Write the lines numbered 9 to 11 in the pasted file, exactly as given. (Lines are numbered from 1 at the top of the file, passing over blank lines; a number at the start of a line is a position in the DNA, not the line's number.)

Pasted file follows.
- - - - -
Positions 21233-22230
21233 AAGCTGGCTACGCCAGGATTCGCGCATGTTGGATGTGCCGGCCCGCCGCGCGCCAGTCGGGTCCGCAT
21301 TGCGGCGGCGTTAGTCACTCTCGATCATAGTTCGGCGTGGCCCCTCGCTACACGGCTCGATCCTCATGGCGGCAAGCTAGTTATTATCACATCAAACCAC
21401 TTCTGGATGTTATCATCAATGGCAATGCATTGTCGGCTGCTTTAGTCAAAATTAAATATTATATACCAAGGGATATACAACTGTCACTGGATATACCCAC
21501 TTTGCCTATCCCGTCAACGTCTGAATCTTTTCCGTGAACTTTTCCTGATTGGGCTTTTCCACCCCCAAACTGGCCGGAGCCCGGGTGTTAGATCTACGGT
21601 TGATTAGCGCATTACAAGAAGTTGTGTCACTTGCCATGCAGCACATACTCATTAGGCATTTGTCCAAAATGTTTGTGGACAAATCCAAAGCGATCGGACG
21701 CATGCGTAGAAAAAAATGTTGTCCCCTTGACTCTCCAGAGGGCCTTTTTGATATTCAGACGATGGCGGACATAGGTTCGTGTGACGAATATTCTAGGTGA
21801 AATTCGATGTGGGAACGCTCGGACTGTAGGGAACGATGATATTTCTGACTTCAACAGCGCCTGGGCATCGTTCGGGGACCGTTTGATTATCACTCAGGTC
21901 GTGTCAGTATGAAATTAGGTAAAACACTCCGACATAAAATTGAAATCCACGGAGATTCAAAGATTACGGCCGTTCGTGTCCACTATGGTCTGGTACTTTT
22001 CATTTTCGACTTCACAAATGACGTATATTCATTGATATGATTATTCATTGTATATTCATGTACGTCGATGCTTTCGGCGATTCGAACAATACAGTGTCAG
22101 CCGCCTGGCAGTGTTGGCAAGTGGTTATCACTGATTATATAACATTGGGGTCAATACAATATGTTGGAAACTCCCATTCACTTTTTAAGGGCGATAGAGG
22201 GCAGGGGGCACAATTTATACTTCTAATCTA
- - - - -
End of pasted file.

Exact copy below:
21901 GTGTCAGTATGAAATTAGGTAAAACACTCCGACATAAAATTGAAATCCACGGAGATTCAAAGATTACGGCCGTTCGTGTCCACTATGGTCTGGTACTTTT
22001 CATTTTCGACTTCACAAATGACGTATATTCATTGATATGATTATTCATTGTATATTCATGTACGTCGATGCTTTCGGCGATTCGAACAATACAGTGTCAG
22101 CCGCCTGGCAGTGTTGGCAAGTGGTTATCACTGATTATATAACATTGGGGTCAATACAATATGTTGGAAACTCCCATTCACTTTTTAAGGGCGATAGAGG